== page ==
All tickets for outbound flights from French airports will include a green tax from 2020.
It is expected to raise €180 million a year, which will pay for more environmentally friendly means of transportation.
France will introduce an eco-tax of up to €18 ($20) on all tickets for flights flying out of French airports to fund less-polluting transportation projects, Transport Minister Elisabeth Borne said on Tuesday.
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The tax, estimated to raise around €180 million a year, will come into effect in 2020 and calls for a fee of €1.50 on economy-class tickets for domestic flights and those within Europe.
The highest tariff of €18 per ticket will be applied to business-class travelers flying outside the bloc, Borne said.
It will only be applied on outgoing flights and not those flying into the country, Borne said.
Shares of Air France and Lufthansa extended losses and were down 4.5% and 2.5%, respectively, immediately following the announcement.
French carrier Air France said it opposed the planned eco-tax, saying it would cost the company €60 million per year.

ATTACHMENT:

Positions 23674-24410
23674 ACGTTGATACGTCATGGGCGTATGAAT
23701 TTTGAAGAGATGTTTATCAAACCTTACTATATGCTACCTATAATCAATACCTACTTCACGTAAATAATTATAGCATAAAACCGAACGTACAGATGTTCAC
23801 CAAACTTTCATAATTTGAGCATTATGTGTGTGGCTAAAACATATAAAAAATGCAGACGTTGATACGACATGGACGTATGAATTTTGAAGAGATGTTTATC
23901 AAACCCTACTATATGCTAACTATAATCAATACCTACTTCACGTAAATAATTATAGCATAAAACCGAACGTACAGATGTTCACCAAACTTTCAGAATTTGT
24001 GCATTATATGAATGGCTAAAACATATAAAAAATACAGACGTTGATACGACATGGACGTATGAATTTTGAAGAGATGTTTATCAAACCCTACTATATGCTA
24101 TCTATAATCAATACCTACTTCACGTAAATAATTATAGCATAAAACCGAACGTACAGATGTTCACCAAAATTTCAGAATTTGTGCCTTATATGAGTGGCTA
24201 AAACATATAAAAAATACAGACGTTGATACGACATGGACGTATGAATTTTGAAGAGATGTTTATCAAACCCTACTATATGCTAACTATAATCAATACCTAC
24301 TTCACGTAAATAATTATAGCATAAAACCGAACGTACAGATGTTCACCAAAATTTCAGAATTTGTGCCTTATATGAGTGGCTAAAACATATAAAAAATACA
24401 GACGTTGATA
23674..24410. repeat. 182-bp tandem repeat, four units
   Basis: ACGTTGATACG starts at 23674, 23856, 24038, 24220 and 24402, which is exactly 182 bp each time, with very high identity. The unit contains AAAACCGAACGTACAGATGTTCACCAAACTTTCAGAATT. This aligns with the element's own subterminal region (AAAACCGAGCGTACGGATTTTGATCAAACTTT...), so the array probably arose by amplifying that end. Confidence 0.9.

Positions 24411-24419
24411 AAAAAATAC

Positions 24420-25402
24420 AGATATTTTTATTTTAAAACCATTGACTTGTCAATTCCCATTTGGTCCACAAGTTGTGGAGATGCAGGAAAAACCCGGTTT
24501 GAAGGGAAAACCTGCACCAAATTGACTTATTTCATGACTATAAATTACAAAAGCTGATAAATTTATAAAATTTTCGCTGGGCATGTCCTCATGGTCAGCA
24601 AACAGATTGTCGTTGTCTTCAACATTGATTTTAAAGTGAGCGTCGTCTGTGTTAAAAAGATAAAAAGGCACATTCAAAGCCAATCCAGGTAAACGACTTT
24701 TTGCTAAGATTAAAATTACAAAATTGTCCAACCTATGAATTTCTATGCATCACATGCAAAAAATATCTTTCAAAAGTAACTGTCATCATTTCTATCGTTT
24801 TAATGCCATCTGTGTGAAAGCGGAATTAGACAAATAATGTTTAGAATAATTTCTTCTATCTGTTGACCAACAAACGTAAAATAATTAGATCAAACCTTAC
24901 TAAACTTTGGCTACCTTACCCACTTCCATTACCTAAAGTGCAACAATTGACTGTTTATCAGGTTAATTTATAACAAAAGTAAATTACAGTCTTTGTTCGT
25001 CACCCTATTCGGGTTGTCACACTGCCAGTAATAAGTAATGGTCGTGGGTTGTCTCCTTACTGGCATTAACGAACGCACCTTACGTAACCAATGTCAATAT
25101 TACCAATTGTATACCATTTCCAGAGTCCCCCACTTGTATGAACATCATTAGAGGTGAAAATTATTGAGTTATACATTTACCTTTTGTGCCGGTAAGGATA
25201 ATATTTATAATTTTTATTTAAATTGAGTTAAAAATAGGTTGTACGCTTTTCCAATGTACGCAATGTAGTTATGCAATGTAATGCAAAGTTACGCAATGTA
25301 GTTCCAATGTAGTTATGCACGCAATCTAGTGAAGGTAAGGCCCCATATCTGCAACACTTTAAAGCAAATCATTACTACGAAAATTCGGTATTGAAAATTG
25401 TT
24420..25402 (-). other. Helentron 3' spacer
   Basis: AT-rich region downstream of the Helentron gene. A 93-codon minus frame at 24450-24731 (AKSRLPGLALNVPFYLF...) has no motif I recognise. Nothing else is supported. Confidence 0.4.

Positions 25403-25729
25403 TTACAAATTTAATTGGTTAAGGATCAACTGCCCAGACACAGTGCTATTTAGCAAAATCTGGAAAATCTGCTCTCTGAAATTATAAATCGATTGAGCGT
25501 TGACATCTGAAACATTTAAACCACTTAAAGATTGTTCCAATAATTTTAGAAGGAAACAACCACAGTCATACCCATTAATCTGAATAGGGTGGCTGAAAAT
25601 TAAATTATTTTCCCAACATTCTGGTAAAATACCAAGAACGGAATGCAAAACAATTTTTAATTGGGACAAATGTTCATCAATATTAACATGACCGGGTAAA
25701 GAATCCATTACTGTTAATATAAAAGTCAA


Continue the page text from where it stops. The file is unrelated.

A similar tax was introduced in Sweden in April 2018, which imposed an added charge of up to €40 on every ticket in a bid to lessen the impact of air travel on the climate.
In Germany, a green tax of flights adds €8 to tickets with domestic, EU or North African destinations. Tickets for flights to destinations up to 6,000 kilometers (3,730 miles) away have an extra charge of €25; that charge goes up to €45 for tickets to destinations more than 6,000 kilometers away.
French President Emmanuel Macron's government has wanted to tighten environmental regulation, but had to abandon an attempted tax increase on diesel fuel late last year following the "yellow vest" protest movement.
France wants the new European Union Commission to push for an end to global tax exemptions for jet fuel, in order to reduce carbon emissions, and has teamed up with the Netherlands to try and convince fellow European nations to tax airline travel more.
You can read this article as it originally appears at Deutsche Welle here.
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